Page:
# Thread: for you guys who are good with the math

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## for you guys who are good with the math

Here's a link to some seventies technology.

http://www.motherearthnews.com/Renew...gy-System.aspx

I like something simple and mechanical that I can understand and I am impressed at the idea of using the engine heat to heat water for the house.

This has appeal but I have a suspicion that the energy units are created at a higher price than the article suggests.

Also I kinda doubt that his 12 volt alternator could keep the batteries properly charged in the length of time he specified, but I can't do the math. .

What say you math wizards?

Would his system be a good thing to do?

Could solar panels be added to his system?

2. ## Re: for you guys who are good with the math

Wow, that is ancient.

While it would probably work, I would hope there are better ways to do it now

I am betting that the old Pinto engine he used caused as much pollution as a dozen or so modern generators. And you could probably get as much heating without running any engine with modern solar hot water panels.

He seems to be talking about a pretty small battery bank, looks like something around the size of 4 car batteries, so it would probably recharge it - but I have my doubts about battery life or even how long he could run his high amperage automotive bulbs.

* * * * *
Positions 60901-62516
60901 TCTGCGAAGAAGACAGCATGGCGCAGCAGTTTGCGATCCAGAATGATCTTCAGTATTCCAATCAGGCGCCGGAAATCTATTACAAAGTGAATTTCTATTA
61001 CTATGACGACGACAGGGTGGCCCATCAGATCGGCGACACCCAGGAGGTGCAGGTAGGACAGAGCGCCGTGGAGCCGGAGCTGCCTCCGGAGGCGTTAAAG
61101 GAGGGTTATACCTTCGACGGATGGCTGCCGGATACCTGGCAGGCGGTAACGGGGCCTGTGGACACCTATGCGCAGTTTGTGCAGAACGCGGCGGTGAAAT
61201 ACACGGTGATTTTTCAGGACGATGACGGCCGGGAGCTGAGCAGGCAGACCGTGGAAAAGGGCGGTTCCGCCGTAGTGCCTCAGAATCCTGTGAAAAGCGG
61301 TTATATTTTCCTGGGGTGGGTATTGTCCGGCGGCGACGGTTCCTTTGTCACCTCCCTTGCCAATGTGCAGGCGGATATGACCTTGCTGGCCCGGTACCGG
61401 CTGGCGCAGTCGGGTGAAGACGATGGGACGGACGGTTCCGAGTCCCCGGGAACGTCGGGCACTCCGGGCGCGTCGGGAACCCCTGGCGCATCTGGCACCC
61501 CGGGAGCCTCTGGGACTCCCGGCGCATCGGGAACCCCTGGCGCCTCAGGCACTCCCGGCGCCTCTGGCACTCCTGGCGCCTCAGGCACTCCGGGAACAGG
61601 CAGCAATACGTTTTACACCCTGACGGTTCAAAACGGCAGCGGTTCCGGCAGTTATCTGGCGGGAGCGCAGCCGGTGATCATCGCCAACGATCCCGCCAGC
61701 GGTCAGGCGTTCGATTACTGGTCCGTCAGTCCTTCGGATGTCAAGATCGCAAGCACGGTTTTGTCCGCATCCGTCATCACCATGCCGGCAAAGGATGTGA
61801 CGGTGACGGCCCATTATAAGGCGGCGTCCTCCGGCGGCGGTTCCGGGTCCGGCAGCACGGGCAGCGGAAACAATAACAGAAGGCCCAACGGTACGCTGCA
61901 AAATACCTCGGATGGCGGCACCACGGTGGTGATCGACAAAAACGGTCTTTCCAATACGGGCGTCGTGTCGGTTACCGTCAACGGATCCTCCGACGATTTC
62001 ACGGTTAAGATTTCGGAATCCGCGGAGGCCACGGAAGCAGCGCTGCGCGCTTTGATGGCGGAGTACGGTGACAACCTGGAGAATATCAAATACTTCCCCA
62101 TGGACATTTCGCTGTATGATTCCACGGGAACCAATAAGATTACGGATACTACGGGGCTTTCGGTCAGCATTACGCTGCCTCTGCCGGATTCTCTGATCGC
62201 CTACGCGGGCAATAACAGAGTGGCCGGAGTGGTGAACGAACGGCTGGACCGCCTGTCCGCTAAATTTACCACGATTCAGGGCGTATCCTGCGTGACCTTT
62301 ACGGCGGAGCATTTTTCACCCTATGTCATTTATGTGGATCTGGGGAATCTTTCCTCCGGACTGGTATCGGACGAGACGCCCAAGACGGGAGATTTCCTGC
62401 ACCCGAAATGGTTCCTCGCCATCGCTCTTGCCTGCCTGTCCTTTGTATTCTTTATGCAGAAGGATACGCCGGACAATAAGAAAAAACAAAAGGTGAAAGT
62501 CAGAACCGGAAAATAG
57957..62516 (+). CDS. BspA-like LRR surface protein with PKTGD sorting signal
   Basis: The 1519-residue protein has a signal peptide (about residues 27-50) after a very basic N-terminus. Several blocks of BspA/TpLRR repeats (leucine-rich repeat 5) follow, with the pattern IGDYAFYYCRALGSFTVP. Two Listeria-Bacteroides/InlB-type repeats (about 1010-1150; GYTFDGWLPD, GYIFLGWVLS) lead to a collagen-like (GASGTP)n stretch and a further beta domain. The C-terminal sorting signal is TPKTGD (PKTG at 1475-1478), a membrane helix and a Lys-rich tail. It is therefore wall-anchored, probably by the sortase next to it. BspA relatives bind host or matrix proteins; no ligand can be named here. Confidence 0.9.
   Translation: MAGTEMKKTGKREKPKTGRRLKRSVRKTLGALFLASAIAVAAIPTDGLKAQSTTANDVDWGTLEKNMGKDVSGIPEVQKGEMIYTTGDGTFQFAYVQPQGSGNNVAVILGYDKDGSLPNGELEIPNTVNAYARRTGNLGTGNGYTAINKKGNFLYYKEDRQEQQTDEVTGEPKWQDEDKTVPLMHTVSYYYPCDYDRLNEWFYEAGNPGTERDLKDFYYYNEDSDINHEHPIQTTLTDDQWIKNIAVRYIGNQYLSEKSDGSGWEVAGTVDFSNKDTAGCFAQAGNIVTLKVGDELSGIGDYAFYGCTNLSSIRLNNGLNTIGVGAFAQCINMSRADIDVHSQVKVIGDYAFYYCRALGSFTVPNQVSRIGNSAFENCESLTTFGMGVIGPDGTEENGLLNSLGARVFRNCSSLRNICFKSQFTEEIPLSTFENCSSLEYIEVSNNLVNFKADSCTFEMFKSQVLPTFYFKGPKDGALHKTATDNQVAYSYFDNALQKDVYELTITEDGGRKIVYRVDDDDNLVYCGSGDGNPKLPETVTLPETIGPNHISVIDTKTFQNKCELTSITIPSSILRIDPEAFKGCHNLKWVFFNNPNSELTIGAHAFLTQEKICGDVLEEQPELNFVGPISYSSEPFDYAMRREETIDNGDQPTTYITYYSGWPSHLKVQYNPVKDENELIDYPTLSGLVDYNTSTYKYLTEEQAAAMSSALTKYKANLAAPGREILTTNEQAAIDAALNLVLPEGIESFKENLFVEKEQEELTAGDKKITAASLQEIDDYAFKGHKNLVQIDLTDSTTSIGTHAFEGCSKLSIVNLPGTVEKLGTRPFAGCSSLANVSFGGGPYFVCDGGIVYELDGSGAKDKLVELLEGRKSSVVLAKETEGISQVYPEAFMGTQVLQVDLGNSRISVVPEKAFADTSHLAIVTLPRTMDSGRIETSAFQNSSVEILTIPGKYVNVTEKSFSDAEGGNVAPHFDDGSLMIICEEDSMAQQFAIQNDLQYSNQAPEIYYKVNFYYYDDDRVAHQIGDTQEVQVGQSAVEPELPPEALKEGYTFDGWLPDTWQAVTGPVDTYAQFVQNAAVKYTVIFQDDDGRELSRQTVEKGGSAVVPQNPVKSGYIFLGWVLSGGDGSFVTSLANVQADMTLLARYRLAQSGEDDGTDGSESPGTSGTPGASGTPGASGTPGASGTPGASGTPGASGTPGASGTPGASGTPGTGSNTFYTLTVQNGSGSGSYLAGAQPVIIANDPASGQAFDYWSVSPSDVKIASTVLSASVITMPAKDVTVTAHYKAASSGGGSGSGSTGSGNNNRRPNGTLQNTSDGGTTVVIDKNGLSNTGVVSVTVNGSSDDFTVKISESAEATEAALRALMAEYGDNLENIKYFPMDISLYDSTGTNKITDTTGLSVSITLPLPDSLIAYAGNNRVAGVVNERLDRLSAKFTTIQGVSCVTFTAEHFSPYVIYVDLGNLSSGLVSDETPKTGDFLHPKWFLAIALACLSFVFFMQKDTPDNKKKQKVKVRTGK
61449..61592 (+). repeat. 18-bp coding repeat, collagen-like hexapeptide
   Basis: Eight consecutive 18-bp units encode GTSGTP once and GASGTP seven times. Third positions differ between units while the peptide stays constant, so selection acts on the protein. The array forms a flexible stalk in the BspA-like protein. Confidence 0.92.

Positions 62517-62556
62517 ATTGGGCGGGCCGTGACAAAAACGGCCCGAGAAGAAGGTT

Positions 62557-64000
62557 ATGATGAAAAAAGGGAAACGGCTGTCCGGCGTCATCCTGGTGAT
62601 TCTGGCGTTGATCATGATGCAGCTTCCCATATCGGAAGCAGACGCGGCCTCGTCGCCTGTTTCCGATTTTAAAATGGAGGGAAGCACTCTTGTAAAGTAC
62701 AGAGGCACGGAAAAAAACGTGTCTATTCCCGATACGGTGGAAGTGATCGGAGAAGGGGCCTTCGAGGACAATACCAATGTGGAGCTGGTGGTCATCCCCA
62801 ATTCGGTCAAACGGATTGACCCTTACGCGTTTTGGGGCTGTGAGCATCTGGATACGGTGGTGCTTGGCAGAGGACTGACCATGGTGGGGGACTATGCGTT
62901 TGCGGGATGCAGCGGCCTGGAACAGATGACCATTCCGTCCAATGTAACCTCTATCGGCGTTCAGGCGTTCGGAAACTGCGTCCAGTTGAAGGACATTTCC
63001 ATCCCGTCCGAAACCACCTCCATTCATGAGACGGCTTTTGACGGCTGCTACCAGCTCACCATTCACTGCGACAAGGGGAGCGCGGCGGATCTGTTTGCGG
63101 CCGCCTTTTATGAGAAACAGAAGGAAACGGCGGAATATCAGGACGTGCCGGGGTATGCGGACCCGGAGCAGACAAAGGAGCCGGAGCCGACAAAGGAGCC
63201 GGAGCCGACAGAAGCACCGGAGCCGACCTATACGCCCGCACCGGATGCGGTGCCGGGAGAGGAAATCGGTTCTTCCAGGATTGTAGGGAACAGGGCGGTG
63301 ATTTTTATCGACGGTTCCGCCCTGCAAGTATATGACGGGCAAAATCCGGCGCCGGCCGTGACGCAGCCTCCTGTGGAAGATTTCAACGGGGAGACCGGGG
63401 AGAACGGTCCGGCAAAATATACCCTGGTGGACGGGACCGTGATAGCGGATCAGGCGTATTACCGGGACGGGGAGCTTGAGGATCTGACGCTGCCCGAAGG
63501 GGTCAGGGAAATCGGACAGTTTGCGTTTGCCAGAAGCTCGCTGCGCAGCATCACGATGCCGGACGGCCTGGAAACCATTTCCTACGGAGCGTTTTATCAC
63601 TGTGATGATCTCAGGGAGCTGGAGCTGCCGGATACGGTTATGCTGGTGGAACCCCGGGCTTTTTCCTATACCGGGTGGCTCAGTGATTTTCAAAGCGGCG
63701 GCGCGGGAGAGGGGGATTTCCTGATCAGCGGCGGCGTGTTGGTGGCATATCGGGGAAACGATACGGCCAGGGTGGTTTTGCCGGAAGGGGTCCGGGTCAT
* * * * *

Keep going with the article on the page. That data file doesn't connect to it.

3. BB.
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## Re: for you guys who are good with the math

Some numbers from the article:

~1 gallon of fuel per run (~\$1 per gallon or a bit less)
35 amps @ 14 volts for 1 hour
~2,000 watts for 15 minutes

35 amps * 14 volt * 1 hour = 490 Watt*Hours of "12 volt" power
2,000 watts * 15 min/60minperhour=500 watt*Hours of 240 VAC power

490WH + 500WH = 990 Watt*Hours of electricity per 1 gallon of fuel (Pinto Generator)

Honda eu2000i, running at 1/4 power (1,600 watt * 1/4 = 400 watts) will run for ~15 hours on 1.1 gallons of fuel:

400W * 15H / 1.1 Gallons = 5,454 Watt*Hours per gallon of fuel (Honda Inverter Generator)

Price of electricity:

Pinto: \$2 per gallon of fuel / 0.99 kWhrs = \$2.02 per kWhr
Honda: \$2 per gallon of fuel / 5.454 kWhrs = \$0.37 per kWhr

The Honda weighs a bit under 50lbs... The Pinto setup--500 lbs+ ?

If you want, you can use the "fuel cost calculator" to compare what 1 gallon of fossil fuel gives in heat vs wood, oil, natural gas, etc... There are no efficiency numbers given for the fuel to water heat transfer (and storage tank).

I could take guesses--but I am not sure they would be of much help (other than a Pinto engine is probably not as efficient as a standard oil or natural gas furnace).

You could try and sub 4,000 watts for the well pump (instead of 2kW)--but that will still not bring the overall electrical conversion efficiency to anywhere near the Honda generator.

Is this what you were looking for?

-Bill
Last edited by BB.; February 6th, 2009 at 20:35 PST.

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## Re: for you guys who are good with the math

Thank you, Bill
I felt sure the new ways are better ways.
I appreciate the math!

5. BB.
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## Re: for you guys who are good with the math

Note, the Honda eu2000i, in my very humble opinion, is one of the best "small" generators out there--both from fuel use and noise (and not bad reliability either).

When sizing a generator, most of the "cheap noisemakers" fuel flow drops from 100% to ~50% when the loading is changed from 100% to 50%, and below 50%, the fuel flow does not drop much more...